• Inexcusable Delays. Unexpected circumstances often cause significant delays. Sometimes, these are excusable—poor weather conditions or natural disasters, for example. Other delays are prompted by contractor or subcontractor errors. Delays may also result from the owner’s neglect. While contractors are typically liable for inexcusable delays, their liability could be limited due to owner fault or liquidated damages provisions.
• General Damages. From low-quality materials to poor craftsmanship, a variety of issues can cause property damage. Owners may observe work that does not conform to the original specifications, but contractors may not agree with such findings. Most contracts allow for the repair of defective work. Liability insurance issues may occur due to allegations of not only breach of contract, but also negligence.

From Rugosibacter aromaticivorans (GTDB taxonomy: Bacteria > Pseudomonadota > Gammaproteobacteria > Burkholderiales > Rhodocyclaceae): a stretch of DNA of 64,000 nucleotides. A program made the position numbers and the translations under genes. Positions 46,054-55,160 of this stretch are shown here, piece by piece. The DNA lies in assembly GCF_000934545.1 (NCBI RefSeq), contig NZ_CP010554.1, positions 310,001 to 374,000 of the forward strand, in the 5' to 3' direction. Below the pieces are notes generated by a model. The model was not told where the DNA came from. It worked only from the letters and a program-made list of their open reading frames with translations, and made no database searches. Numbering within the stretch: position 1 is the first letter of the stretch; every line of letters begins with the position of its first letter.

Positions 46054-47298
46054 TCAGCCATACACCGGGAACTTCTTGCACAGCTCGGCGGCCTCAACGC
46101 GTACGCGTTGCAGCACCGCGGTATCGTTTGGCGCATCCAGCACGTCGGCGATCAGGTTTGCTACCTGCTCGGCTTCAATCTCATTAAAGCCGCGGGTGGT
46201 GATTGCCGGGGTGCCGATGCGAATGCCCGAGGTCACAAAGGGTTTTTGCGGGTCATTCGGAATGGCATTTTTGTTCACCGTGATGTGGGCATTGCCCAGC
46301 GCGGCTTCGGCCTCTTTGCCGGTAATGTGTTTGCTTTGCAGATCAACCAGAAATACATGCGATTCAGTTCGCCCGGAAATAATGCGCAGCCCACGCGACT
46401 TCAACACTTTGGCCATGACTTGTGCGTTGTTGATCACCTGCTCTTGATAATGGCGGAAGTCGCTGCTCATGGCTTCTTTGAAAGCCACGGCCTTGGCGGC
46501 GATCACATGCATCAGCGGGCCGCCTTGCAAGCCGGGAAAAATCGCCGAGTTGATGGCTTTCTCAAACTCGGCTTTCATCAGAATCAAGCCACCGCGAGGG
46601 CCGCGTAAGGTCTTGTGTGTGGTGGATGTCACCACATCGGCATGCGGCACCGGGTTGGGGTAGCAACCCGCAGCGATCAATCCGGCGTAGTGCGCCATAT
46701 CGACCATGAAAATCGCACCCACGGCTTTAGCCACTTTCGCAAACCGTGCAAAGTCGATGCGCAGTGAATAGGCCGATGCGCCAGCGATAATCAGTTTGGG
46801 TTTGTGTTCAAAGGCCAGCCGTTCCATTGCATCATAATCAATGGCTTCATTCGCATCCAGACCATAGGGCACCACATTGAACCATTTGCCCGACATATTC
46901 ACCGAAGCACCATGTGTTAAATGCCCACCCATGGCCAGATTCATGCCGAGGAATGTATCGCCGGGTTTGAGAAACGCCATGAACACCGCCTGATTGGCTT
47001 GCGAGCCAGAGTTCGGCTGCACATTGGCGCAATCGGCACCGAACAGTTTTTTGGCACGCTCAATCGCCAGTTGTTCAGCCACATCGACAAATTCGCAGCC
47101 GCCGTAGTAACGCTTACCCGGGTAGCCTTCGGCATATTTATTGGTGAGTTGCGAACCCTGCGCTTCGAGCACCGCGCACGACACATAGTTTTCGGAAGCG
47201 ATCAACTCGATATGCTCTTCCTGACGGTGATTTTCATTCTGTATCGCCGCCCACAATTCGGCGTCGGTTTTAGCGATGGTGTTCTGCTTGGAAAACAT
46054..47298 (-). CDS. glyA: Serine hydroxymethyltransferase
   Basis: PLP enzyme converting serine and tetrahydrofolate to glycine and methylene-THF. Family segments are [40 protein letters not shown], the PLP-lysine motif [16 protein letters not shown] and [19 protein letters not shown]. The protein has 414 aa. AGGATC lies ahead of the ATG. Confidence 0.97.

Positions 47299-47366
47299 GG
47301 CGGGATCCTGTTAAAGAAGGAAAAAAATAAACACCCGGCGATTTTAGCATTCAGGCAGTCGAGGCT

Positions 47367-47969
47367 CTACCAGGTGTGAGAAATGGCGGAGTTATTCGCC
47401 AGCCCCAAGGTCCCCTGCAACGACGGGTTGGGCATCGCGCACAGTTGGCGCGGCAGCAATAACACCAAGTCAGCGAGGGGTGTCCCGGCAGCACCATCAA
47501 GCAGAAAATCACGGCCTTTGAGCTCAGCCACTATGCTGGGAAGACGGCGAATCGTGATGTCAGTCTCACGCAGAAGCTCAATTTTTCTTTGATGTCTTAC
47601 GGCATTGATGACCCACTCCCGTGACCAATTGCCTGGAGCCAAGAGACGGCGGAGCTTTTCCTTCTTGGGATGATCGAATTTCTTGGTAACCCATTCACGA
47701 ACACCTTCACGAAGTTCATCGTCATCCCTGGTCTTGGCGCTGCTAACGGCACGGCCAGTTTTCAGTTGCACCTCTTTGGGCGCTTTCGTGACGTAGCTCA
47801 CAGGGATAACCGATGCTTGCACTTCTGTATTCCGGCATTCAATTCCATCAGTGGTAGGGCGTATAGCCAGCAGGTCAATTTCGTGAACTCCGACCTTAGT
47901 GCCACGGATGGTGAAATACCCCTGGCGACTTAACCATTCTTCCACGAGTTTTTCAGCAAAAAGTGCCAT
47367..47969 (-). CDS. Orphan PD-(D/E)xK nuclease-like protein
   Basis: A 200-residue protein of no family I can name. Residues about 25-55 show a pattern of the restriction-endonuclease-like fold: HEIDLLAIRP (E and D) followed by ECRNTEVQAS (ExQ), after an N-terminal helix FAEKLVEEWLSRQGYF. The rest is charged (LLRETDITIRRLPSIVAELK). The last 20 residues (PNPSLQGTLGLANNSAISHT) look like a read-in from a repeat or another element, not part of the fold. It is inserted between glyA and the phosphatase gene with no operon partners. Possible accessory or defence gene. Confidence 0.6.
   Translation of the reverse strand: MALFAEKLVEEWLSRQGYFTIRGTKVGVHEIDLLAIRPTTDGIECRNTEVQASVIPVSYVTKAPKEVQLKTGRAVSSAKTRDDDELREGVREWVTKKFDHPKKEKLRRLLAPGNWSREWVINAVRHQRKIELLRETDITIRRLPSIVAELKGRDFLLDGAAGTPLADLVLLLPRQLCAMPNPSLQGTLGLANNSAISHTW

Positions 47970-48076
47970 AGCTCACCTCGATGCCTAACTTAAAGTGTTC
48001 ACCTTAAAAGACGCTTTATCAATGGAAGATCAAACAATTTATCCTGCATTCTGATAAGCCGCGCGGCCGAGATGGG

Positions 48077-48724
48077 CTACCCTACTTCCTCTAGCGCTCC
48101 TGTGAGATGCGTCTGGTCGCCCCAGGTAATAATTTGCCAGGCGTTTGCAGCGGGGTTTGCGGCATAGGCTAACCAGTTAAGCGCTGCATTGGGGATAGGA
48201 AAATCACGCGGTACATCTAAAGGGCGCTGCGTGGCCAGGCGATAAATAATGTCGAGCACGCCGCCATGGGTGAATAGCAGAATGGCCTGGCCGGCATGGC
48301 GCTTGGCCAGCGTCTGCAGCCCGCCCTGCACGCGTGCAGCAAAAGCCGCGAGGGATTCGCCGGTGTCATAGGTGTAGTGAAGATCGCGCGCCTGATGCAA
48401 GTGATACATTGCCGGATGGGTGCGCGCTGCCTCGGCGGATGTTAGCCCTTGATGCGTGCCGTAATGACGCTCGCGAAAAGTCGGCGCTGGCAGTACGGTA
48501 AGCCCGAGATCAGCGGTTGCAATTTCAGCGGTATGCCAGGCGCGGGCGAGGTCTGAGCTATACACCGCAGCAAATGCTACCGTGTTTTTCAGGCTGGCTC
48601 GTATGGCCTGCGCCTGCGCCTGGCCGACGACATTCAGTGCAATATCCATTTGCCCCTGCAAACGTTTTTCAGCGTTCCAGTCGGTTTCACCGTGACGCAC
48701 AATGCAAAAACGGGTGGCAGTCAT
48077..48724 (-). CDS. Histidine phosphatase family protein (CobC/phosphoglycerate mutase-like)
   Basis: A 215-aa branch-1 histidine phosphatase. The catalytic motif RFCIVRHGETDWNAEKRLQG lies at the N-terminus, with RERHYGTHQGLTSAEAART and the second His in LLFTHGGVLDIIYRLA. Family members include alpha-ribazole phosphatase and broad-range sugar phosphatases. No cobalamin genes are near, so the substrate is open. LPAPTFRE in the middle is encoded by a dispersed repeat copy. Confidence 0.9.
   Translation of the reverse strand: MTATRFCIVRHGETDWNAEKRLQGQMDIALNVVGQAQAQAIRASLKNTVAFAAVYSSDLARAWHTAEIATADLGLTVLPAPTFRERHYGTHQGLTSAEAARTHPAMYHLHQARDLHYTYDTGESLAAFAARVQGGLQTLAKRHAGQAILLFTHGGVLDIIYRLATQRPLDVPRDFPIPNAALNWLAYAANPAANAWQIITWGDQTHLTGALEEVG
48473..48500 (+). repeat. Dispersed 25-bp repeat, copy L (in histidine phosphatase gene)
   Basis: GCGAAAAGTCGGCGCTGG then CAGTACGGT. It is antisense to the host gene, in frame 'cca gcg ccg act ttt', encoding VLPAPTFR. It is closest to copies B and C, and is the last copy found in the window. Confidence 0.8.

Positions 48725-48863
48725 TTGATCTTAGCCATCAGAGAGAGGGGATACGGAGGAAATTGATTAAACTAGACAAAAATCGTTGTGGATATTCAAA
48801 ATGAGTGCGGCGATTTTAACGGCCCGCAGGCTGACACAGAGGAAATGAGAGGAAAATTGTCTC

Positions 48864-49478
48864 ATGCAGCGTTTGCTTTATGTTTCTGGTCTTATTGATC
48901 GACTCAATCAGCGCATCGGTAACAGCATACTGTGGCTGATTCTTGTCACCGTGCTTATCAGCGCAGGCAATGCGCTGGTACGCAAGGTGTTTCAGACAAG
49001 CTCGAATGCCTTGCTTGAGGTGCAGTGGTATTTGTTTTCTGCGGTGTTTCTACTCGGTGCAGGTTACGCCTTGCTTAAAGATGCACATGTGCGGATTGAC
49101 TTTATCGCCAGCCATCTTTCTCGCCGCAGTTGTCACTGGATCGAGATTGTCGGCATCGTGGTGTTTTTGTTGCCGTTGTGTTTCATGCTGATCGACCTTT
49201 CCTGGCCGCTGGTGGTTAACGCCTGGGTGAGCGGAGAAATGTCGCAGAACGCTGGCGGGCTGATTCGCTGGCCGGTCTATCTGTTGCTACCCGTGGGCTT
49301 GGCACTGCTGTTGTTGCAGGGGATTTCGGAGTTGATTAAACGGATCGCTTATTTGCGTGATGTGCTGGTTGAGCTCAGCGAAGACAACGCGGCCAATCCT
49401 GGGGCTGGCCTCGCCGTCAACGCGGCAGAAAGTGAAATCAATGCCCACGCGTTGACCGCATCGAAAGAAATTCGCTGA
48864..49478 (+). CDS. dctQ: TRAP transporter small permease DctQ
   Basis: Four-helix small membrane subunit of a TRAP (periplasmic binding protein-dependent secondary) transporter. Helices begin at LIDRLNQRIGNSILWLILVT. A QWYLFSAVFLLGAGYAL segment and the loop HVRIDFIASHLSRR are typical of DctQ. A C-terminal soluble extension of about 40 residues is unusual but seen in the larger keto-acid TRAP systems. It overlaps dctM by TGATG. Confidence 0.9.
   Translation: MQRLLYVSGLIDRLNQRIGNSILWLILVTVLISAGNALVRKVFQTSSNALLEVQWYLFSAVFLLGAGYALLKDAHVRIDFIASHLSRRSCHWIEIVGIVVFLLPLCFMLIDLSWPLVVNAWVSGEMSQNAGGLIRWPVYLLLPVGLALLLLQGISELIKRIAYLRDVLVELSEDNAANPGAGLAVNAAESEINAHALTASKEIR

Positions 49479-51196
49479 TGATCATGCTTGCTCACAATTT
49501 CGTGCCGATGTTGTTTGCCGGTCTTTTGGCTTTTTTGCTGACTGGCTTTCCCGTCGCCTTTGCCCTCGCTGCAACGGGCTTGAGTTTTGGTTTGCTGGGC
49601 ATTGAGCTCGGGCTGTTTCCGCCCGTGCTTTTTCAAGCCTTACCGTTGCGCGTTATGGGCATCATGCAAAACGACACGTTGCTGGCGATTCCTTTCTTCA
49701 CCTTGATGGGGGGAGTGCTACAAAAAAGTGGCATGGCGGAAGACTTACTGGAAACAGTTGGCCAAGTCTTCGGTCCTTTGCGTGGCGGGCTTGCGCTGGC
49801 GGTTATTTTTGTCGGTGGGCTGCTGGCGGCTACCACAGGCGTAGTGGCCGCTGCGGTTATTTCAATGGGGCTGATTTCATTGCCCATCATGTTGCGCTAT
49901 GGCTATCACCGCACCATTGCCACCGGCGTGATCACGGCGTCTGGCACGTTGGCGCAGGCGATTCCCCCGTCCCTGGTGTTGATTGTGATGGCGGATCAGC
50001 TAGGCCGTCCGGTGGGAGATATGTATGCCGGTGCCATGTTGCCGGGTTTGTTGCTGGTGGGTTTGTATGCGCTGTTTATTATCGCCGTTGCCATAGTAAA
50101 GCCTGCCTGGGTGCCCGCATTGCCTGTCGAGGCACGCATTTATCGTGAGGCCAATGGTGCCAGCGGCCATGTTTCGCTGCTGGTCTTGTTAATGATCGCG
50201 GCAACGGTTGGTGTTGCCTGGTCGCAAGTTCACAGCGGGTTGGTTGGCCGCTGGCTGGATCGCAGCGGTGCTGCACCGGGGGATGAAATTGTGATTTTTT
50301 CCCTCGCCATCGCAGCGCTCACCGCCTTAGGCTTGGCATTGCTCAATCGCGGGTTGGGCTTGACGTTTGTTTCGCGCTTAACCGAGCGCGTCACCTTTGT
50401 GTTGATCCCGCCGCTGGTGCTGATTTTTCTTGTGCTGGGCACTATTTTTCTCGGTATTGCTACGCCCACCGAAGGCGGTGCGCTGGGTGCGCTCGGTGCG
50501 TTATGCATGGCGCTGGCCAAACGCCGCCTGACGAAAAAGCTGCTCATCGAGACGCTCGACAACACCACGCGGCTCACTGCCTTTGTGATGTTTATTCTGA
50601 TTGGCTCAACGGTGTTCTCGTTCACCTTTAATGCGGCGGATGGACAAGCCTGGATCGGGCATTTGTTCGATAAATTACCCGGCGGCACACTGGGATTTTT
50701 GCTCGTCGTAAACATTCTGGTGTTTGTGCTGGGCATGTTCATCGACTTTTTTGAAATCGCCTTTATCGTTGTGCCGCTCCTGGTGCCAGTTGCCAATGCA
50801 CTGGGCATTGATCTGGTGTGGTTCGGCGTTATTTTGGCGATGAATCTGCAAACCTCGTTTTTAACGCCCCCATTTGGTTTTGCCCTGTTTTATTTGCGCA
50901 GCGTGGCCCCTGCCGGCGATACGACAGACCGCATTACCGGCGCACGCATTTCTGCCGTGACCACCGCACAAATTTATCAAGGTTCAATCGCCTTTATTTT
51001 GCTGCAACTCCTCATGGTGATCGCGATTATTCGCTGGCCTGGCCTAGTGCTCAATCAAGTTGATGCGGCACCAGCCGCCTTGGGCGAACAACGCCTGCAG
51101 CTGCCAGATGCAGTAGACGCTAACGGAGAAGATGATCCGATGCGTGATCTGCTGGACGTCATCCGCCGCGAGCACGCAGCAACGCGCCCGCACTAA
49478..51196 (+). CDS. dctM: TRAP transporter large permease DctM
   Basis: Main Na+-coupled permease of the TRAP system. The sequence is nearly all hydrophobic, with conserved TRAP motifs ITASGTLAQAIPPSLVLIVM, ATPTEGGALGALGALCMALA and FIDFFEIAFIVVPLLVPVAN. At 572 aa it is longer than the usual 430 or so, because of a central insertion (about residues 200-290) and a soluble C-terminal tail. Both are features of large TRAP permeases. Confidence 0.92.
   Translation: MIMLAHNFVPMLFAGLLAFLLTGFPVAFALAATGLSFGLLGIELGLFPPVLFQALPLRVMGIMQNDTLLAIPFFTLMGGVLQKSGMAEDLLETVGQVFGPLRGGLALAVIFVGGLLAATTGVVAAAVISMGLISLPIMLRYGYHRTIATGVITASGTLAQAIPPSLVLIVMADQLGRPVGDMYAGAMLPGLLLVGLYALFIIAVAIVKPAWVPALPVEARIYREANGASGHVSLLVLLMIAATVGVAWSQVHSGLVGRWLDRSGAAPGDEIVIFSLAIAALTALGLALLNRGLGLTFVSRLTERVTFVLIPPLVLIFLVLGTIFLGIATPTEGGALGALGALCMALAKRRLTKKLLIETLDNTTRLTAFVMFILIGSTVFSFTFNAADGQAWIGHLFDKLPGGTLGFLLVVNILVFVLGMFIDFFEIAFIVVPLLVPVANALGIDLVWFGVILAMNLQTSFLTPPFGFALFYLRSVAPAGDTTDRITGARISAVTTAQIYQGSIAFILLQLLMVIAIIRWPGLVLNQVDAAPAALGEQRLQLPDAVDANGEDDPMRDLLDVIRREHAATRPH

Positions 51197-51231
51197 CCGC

• Failure to pay. Payment issues may be resolved differently depending on whether a project is private or part of a public works effort. Contractors or subcontractors involved in private projects may issue mechanic’s liens. Others may demand arbitration or file lawsuits. With public works projects, government claims typically precede lawsuits against public entities.
No matter the scope of your New Orleans construction project, you deserve proactive representation from an attorney who understands the region’s opportunities and challenges. Look to Smiley Law for assistance. Call 504-894-9653 at your earliest convenience to schedule a case consultation.